Victory On Lake Champlain


So the British had to find their own masts—at this distante it is impossible to discover how much delay this imposed—while the calm before the storm lay over the lake, except for idle skirmishing at the border. Elsewhere there was violent action; first Chippewa and then Lundy’s Lane, in Ontario: then the British raids on Washington and on Bangor, Maine. On August 15 Macdonough launched his Eagle ; on August 25 the senior British naval officer on the lake, Pring, launched the Confiance ; and on August 29, under orders from the War Department, three quarters of the American troops at Plattsburg marched oft to Lake Ontario, two hundred miles over the mountains to Sackett’s Harbor, from the vital and strategic point to one of minor interest. The residue left in Plattsburg was composed mostly of unorganized raw recruits, but the local militia had a keener sense of the strategic importance of Plattsburg, and in this desperate moment patriotism asserted itself despite the local yielding to the temptation to drive profitable bargains with John Bull. The traditional objection to service in another state was forgotten, and Macdonough ferried over the Vermont militia; the New Yorkers came marching in, and within a few days the llimsy entrenchments along the Saranac River, where it passed through Plattsburg, were fully manned again.

On September 2, with summer nearly over, there arrived at Isle aux Noix one of the unfortunate men of history, Captain George Downie, R.N. He had come to supersede Pring and take command of the British squadron on Champlain, and he was to hold that command for nine unhappy days. Prevost was clamoring for action, despite the fact that he had been informed some time back that Confiance could not be ready before September 15. Her guns were in, but her magazine was still under construction; she had her masts, but her rigging was not set up. The sailors destined to man her and some of the accompanying gunboats were still arriving. But Prevost, after this wasted summer, would not wait another week; perhaps he feared the consequences of a winter campaign on the Hudson, for New York, an easy day’s drive in a modern automobile, was a month’s steady marching away. He had put his army in motion from the Canadian border on the last day of August, and from the moment of Downie’s arrival Prevost began to send letters to fsle aux Noix that were most offensive in tone, demanding action on the part of the navy. Downie displayed no lack of energy; he acted with desperate haste. The Confiance was hauled out into the stream, and while the artificers worked at completing her construction and outfitting lier lor sea, the boats ol the squadron set about towing her against wind and current onto the lake. The laborious business took two days, and then at last the squadron dropped anchor in the narrows between Isle La Motte and Chazy. This was the night of September 8; it was only then—with the mechanics still at work—that the men could be given their stations at the guns.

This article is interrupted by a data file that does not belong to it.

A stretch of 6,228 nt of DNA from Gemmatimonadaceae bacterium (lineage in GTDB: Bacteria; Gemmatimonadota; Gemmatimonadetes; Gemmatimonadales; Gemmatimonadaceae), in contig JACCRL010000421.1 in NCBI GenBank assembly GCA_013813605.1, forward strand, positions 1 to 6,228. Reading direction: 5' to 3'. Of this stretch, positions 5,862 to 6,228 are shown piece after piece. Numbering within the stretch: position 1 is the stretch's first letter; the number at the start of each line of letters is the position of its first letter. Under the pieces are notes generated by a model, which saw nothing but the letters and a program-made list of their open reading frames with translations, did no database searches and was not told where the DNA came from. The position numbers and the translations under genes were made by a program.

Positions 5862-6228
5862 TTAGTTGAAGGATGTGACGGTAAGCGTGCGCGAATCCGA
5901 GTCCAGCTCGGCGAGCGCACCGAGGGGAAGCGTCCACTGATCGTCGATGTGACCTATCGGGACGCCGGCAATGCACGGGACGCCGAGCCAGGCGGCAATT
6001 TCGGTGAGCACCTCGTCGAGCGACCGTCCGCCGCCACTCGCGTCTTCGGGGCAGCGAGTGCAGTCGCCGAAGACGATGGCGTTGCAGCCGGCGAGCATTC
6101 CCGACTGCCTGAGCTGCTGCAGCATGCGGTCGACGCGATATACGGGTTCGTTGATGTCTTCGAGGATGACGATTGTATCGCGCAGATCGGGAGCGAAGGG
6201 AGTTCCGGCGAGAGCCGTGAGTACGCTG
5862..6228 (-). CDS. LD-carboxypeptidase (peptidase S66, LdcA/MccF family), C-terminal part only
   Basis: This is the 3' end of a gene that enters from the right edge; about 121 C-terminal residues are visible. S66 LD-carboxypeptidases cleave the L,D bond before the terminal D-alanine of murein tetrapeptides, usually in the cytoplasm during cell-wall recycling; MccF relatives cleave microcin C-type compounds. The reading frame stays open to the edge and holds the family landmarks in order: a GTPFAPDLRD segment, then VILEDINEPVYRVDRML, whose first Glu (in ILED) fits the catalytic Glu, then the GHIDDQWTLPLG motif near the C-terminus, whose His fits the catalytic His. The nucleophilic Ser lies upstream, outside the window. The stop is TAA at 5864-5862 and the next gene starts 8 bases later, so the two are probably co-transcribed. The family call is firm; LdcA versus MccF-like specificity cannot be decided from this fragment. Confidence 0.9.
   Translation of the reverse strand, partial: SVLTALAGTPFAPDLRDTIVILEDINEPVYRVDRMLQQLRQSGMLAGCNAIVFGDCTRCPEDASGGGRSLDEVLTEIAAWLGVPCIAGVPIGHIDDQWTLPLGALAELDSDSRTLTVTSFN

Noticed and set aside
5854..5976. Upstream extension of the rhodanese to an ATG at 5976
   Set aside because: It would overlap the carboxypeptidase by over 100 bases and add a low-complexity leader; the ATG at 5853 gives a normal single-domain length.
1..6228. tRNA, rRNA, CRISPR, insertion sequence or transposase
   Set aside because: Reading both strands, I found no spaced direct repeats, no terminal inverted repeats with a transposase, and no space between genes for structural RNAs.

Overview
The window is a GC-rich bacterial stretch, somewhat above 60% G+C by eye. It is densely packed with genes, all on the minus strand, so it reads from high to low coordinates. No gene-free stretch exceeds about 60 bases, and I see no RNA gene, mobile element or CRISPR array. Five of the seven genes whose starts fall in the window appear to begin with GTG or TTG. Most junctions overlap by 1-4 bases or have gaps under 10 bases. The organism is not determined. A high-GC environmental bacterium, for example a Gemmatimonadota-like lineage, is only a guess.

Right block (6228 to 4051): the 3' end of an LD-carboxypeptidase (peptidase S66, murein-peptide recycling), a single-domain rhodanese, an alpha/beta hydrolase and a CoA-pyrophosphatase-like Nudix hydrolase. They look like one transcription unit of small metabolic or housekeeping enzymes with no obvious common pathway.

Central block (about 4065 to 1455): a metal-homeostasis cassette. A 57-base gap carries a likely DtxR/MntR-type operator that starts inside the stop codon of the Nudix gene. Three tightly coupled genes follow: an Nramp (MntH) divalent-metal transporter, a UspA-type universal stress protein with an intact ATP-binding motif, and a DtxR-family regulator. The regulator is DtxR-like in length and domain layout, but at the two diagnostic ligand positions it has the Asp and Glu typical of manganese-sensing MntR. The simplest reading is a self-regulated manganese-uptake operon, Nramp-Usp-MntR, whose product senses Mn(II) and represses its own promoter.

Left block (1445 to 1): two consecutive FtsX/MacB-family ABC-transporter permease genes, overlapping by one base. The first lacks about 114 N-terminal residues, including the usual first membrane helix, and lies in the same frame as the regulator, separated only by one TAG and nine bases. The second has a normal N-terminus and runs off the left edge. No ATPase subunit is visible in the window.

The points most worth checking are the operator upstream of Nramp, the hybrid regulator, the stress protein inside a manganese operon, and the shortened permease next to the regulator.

Prevost had arrived in Plattsburg two days before, to find Brigadier General Alexander Macomb and his motley army drawn up behind their defenses, and Macdonough with his squadron anchored in Cumberland Bay, at long cannon shot from both Plattsburg and Cumberland Head. The Eagle had joined him a week earlier; the rest of his force had had the freedom of the lake since the end of May.

For two days Prevost had been studying the situation. A successful attack by Downie on the American squadron would result in isolating Macomb in Plattsburg, and thai wotdd involve his inevitable—and probably prompt—surrender. If Downie were to take station .south of Cumberland Head, cutting off the entrance of supplies, Macomb and Macclonough would be starved out and forced into action, especially if Prevost were to drag guns round the northern shore of Cumberland Bay and harass Macdonough at his anchorage. But no plan suited Prevost that involved the expenditure of time, not with winter at hand. Perhaps if he had assaulted the works at Plattsburg the very night of his arrival, before the Americans had fully settled in, he might have won a resounding success—the infantry who under Wellington had stormed Badajoz in the Peninsular War were hard men to stop; but the American militiaman behind breastworks was a different kind of soldier from the American militiaman in the open field. A repulse would have been an ominous opening for Prevost’s campaign. Having (rightly or wrongly,) allowed his best opportunity to go by, Prevost insisted on an attack by Downie, an instant, immediate attack; he went so far as to send a cavalry officer down to Chazy to keep an eye on Downie’s proceedings.

September 9 was spent at anchor in getting the British squadron into better order; a headwind on September io granted another day of grace, but even so, the mechanics were still hard at work when at midnight the wind came fair from the northeast, and Downie hove up his anchors and came gliding down the lake to his death. Sunday, September 11: dawn must have revealed a hint of mist here and there on the surface of the lovely lake. The first scarlet and the first gold must have been showing in the forests all around.